by Aaron Taylor
"Where Mary’s role in the economy of salvation is denigrated, the result is not greater focus on Christ, but a re-emergence of ancient Christological heresies, as seen in Protestant churches during the nineteenth and twentieth centuries (Catholicism has been remarkably free of this tendency, despite ongoing theological crises since the 1960s). The Protestant Reformers realised this connection. That’s why, as historian Sir Diarmaid MacCulloch notes, they treated Mary with “reverence and affection” as a “guarantee of the Incarnation of Christ.”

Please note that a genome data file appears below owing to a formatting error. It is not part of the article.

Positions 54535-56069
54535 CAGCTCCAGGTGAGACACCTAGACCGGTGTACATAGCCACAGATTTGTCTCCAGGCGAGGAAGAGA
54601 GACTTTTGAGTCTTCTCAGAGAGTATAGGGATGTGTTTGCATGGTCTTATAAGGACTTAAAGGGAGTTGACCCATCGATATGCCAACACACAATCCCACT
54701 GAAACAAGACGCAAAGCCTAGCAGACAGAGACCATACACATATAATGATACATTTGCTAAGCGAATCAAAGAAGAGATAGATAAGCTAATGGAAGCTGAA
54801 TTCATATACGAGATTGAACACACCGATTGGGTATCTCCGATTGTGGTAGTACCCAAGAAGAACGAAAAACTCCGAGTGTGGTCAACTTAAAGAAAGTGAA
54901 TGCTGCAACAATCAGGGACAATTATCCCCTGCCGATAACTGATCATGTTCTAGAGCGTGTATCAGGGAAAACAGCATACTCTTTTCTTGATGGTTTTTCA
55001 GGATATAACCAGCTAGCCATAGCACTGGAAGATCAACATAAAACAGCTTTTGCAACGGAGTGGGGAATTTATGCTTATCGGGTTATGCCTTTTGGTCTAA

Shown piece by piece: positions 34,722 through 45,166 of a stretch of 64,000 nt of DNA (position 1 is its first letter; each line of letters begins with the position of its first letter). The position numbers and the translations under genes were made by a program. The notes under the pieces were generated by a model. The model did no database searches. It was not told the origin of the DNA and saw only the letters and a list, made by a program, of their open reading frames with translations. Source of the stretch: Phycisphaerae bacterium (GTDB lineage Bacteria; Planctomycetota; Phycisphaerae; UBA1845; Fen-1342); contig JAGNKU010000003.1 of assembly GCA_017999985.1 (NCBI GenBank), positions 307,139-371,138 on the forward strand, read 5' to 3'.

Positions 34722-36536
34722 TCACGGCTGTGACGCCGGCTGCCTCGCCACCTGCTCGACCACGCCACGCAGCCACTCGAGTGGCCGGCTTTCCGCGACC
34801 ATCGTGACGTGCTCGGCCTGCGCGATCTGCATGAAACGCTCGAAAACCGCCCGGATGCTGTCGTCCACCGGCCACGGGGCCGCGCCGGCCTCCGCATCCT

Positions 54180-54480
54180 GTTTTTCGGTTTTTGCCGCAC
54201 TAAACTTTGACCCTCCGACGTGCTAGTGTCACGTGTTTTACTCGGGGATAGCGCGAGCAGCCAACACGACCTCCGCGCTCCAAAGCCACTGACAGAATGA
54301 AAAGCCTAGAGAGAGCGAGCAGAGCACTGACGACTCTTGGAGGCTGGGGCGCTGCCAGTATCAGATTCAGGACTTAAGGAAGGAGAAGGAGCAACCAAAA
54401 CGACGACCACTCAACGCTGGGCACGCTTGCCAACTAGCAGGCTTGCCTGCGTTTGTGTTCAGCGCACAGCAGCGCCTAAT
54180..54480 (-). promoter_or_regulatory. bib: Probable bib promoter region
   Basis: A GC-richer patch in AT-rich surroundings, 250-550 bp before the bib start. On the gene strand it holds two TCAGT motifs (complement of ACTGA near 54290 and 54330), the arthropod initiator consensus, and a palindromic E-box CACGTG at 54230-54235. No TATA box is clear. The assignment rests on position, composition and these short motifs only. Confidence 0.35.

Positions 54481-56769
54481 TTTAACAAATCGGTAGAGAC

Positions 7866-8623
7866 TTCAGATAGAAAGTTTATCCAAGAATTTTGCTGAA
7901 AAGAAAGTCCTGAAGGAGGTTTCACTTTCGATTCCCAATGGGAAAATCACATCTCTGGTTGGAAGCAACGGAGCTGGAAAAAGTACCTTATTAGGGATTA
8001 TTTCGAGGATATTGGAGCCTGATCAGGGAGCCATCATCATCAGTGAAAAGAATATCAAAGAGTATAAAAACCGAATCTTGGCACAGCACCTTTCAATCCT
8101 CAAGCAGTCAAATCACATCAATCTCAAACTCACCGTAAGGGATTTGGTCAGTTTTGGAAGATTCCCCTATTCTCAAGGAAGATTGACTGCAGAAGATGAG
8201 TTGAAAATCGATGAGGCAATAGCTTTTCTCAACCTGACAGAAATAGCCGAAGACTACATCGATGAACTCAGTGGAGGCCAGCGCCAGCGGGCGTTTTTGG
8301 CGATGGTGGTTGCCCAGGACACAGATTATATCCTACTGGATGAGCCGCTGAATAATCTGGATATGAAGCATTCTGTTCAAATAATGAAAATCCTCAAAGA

In today’s world, the doctrine of Mary’s perpetual virginity reminds us of our eternal destiny in relationship to Jesus.
Sex within marriage is good and holy. But celibacy – or perpetual virginity – is in a very specific and limited sense, a more perfect state. It is not morally better. Consecrated virgins are not making a more ethical lifestyle choice. But it is more perfect in an eschatological sense, because total consecration to God comes nearer to the state towards which we are journeying in the afterlife, where “they neither marry nor are given in marriage” (Matt 22:30)."